The Team You Knew and Trusted
Ahh, it’s five o’clock on any weekday, time to squeeze the remote and bring the tube to life, Pat and Sarah in living color, weird creepers running under their elaborate newsdesk, a picture-in-picture image of a news-making scene above their heads, a white contrail trailing under weatherman Dick Stoddard’s pinkie as he explains what some phenomena somewhere is doing for the first of four times he’ll explain it in the next hour, and replays of sports from around the nation, all in stereo sound, slo-mo, and right here in your media room.
No, that’s not how it happened, 60 years ago, as the Donald W. Reynolds Media Company (Donrey) put Reno’s first TV station – “KZTV” it was called, onto the air on channel 8 of the 13 possible notches on the early sets. And you didn’t sit on your Barcalounger with a remote – you walked over to your Philco television set, turned on the black ceramic panther lamp on the top of your set (for we were told we’d go blind or sterile or something if we didn’t have a light on in the room), then turned the set on. In a moment or five it would warm up, and the sound might be OK, but the flipping image forced another walk to the set to adjust the vertical hold.
Instead of Pat and Sarah and Dick, we’d see KZTV news anchor Frank Lawrence in black-and-white, with very little, if any, on-the-scene news coverage (on the early staff was Jimmy Nichols, the 16-millimeter movie cinematographer.) The weather came, maybe, from June Osborne – no fancy props and maps in 1953, and if a change wasn’t in the wings, maybe no weathercast at all (a novel idea someone might resurrect.) Sports updates came from Leila Brown (yup, Gene’s wife). [Leila passed away in early 2004, Gene a month ago] After the news – maybe the 17th re-showing of Liberace, Groucho Marx, Hopalong Cassidy (sponsored by Sewell’s Market), Dragnet, or maybe an infomercial for Vegomatics. “Please Stand By,” incessantly. Maybe a movie – all this stuff was on 16-millimeter film, as were any commercials filmed locally. Some of the daytime shows, all live, were Uncle Happy, Carol Guild’s Clean Plate Club (possibly what whetted Tad Dunbar’s early appetite for TV), Betty Stoddard’s Be My Guest, Chet and Link’s Sportsman’s Corner, Vicky & Jim Johnson’s afternoon local guest show and Mighty Mite Wrestling. And a sign-off, the flag waving and the National Anthem playing.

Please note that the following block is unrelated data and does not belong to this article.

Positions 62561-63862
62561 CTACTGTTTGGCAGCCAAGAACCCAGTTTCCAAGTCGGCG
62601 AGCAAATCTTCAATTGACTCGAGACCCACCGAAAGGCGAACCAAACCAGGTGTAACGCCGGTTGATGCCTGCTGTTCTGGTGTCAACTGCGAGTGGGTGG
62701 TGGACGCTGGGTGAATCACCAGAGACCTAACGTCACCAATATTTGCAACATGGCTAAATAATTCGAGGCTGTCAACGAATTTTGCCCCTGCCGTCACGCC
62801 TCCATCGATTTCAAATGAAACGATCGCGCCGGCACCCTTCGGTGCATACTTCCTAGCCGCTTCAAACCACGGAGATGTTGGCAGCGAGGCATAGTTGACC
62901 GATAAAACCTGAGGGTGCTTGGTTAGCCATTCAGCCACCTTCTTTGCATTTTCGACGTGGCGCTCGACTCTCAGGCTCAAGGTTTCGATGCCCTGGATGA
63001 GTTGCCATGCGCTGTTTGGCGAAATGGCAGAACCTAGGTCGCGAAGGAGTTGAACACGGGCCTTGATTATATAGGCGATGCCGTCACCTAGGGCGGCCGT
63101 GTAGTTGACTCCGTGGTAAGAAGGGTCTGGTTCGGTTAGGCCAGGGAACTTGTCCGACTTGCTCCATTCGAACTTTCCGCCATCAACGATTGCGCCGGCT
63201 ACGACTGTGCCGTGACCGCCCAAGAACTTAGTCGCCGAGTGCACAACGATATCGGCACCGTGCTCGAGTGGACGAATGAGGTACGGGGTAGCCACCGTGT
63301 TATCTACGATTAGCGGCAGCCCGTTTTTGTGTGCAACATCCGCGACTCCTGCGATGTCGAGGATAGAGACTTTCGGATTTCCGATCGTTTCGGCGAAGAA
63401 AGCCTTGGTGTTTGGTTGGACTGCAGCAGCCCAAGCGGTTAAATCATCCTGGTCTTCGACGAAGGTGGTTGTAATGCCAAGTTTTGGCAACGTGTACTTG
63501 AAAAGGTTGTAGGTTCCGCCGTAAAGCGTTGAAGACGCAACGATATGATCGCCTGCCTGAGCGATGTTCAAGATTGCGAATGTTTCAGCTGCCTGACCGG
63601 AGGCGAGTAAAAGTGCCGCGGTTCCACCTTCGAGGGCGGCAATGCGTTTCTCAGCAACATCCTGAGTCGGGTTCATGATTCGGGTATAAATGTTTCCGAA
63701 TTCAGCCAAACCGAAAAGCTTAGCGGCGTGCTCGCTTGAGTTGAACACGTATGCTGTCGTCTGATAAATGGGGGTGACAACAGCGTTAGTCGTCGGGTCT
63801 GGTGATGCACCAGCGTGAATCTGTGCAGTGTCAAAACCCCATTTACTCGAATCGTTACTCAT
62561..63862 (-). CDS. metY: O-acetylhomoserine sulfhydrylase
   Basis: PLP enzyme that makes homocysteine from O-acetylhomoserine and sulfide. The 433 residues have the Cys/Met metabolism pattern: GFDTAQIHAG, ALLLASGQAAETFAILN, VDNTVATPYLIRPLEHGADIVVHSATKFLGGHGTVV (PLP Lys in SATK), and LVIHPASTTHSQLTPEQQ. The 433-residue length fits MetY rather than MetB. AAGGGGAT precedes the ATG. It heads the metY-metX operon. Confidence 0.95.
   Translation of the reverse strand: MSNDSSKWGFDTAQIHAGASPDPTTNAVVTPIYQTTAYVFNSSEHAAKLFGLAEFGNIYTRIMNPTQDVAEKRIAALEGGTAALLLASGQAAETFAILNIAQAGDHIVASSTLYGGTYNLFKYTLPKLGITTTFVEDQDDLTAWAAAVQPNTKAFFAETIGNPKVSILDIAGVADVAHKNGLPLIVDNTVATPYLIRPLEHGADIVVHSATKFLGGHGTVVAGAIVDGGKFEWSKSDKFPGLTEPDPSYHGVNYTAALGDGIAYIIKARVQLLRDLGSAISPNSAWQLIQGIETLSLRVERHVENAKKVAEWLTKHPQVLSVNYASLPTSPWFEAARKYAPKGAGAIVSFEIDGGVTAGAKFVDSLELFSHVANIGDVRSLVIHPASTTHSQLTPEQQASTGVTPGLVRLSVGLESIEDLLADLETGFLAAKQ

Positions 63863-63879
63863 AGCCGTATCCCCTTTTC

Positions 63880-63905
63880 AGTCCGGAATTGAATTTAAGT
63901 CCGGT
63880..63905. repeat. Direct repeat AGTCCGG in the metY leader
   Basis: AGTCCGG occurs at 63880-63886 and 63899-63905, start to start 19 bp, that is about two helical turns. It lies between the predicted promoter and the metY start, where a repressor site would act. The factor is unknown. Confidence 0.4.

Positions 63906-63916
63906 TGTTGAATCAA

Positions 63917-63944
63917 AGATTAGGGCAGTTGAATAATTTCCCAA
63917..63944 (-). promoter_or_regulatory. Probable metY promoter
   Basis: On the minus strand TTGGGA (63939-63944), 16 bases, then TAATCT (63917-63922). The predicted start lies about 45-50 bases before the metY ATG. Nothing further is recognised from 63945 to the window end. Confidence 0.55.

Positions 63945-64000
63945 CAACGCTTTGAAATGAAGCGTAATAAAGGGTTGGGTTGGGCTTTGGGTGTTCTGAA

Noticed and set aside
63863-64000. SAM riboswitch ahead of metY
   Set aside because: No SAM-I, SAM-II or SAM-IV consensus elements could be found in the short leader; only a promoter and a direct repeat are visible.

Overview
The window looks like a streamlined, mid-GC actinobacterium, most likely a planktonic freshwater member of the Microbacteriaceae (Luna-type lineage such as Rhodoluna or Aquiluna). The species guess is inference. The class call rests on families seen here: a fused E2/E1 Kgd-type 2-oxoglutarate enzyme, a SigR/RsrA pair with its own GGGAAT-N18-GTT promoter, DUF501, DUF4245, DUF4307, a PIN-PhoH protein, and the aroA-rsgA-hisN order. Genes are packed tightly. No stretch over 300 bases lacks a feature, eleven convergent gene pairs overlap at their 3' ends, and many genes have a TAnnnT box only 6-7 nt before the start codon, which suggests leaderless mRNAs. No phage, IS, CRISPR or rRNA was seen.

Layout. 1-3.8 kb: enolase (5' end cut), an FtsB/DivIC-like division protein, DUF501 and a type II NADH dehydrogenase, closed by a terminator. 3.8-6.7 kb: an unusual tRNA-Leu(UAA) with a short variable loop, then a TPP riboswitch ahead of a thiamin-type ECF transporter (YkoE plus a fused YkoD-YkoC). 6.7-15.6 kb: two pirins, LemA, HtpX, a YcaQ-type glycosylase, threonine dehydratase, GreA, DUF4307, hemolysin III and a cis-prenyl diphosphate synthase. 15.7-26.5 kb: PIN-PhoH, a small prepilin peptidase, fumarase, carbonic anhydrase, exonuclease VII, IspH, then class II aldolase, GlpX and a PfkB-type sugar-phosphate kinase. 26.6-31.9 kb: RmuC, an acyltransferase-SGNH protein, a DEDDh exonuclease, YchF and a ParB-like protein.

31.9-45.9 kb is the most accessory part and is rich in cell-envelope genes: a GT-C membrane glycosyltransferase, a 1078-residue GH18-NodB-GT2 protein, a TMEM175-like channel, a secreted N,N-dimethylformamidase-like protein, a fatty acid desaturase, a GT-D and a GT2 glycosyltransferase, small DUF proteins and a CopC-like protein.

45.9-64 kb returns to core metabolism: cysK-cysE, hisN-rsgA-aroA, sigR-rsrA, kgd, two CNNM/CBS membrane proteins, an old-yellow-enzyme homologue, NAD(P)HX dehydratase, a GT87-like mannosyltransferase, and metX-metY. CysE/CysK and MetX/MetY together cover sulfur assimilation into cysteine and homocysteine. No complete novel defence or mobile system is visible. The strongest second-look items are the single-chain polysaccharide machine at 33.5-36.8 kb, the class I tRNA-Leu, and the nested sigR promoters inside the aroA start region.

The station’s facilities were at 770 East Fifth Street, which I visited as an electronics geek before the term was originated. Station manager Harry Huey had been transferred here from Donrey’s head shed in Arkansas and was anxious to show off the facility; ex-Navy SNJ jock Dick Colon was the general sales manager – key advertisers were Sierra Pacific Power, First National Bank, Savier’s (who sold TV sets, natch), Osborne & Dermody (ditto), and the Nevada Club. The studio originally had one camera, black-and-white, need I remind you, and a dozen sets for the different shows, all made by Durward Yasmer, a great guy with a great voice that you’ve heard for 50 years on commercial voice-overs, and a longtime volunter as a computer teacher with the school district.